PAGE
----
By Shakeh AvoyanThe Russian and Armenian governments agreed on Monday to jointly develop Armenia’s untapped uranium reserves which they said could make the country self-sufficient in production of nuclear energy.
A relevant agreement was signed in Yerevan by Prime Minister Serzh Sarkisian and Sergey Kirienko, the visiting head of Russia’s Federal Agency on Atomic Energy (Rosatom).
“The main purpose of the agreement is to look for radioactive materials in Armenia and jointly develop those resources,” said Environment Minister Vartan Ayvazian.
According to Kirienko, the two sides will set up a joint venture that will explore areas in the southeastern Syunik region which Armenian and Russian geologists believe are rich in uranium. He was confident that they will discover commercially viable reserves of the radioactive metal used in nuclear power generation.
“Armenia will be able to meet its needs and sell [uranium] to others,” the Rosatom chief told journalists “It is turning from an energy resource dependent country to an energy resource exporting one.”
A U.S. company, Global Gold, is already looking for uranium in another region of Armenia.
The mountainous country was a major center of non-ferrous metallurgy in the former Soviet Union and still exports copper and gold in large quantities. But its uranium reserves, estimated at 30,000 metric tons by Soviet geologists, have not been developed so far. Officials said the real reserves may be twice bigger.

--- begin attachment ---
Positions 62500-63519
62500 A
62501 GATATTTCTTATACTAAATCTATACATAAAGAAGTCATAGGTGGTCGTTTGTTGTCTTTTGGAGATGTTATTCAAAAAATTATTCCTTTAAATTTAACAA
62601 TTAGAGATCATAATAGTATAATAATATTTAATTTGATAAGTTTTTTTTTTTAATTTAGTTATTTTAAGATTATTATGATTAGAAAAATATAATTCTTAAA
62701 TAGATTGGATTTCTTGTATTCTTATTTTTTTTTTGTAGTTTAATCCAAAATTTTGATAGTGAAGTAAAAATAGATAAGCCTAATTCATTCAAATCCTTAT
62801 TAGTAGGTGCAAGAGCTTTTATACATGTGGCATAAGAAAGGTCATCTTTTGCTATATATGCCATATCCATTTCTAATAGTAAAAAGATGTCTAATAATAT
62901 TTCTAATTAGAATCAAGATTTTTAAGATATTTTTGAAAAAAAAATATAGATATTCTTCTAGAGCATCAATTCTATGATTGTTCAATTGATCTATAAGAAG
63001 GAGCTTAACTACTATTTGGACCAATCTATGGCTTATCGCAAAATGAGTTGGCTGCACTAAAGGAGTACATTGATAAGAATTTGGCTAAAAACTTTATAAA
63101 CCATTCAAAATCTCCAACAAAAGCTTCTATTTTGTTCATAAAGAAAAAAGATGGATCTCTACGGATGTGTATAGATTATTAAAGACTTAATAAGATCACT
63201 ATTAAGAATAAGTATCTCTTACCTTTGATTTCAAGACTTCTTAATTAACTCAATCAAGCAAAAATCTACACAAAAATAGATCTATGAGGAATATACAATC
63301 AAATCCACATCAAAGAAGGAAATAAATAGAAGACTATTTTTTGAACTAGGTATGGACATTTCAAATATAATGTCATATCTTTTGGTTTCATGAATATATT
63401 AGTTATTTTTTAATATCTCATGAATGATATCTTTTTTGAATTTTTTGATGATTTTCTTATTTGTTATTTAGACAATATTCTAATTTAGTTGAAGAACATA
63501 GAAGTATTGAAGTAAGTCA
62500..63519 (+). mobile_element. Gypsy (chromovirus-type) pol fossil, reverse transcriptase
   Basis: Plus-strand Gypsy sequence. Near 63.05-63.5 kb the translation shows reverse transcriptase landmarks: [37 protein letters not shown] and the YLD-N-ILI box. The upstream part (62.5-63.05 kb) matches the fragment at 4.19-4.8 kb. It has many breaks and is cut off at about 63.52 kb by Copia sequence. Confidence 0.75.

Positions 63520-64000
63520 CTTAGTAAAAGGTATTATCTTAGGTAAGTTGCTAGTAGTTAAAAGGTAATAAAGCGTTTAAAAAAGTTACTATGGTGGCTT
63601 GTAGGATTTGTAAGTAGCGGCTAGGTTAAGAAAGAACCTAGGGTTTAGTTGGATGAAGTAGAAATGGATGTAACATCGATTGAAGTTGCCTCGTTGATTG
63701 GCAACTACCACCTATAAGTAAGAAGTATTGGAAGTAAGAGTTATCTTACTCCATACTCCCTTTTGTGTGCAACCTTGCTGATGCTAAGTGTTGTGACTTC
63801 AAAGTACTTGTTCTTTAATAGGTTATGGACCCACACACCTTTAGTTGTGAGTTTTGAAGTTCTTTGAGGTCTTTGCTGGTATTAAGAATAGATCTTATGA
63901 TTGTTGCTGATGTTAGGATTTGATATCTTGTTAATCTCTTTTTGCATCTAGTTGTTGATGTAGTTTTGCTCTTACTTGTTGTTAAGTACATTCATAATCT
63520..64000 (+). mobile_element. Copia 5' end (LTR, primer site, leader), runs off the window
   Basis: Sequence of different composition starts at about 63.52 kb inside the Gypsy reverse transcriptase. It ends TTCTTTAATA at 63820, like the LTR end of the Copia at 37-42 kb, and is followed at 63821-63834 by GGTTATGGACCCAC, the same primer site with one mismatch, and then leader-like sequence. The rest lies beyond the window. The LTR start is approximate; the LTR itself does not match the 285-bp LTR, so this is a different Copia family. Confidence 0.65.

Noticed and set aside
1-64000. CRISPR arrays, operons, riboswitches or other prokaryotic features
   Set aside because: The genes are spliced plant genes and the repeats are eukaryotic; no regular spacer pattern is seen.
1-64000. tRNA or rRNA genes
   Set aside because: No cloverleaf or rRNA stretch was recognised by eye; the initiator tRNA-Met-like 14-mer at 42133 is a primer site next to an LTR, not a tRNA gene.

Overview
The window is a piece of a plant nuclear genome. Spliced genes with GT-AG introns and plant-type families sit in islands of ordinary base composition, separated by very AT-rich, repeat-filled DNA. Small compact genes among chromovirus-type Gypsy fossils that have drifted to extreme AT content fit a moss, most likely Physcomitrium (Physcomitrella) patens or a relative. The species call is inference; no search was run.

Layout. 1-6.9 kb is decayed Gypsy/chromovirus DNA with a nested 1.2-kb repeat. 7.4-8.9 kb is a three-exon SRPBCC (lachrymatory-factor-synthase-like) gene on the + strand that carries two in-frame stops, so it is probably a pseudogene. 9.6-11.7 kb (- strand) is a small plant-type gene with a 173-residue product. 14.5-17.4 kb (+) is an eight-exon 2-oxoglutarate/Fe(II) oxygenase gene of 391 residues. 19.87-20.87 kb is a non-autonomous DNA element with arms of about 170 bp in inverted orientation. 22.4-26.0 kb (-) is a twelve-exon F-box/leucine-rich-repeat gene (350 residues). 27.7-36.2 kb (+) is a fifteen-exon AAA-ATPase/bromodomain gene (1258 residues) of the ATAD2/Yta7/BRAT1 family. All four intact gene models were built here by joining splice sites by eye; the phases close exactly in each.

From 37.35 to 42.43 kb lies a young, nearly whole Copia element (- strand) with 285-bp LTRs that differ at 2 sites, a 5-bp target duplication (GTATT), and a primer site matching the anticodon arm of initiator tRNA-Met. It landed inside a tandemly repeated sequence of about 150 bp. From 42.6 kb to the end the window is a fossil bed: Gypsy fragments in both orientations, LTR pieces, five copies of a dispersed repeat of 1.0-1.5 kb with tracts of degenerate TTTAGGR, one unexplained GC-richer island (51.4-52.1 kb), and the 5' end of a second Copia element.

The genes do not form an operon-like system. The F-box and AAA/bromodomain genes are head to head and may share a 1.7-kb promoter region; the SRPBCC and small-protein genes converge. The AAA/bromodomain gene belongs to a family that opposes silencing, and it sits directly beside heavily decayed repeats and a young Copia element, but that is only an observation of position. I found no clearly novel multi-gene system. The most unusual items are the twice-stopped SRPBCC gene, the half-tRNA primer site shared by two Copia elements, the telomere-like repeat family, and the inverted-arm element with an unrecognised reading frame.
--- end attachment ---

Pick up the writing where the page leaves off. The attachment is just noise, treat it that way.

In Kirienko’s words, Armenia could become one of the few countries of the world with a full uranium production cycle from extraction of the metal to its transformation into nuclear fuel. Some of that fuel would be supplied to the nuclear power station at Metsamor, he said.
The Armenian government plans to decommission the Metsamor plant by 2016 in accordance with its commitments to the European Union and the United States. It announced plans last year to replace the Soviet-era facility with a new plant meeting modern safety standards. The government pushed through parliament a legal amendment allowing it to look for foreign investors that would be willing to provide an estimated $1 billion needed for its construction. Kirienko said Moscow is ready to participate in the ambitious project.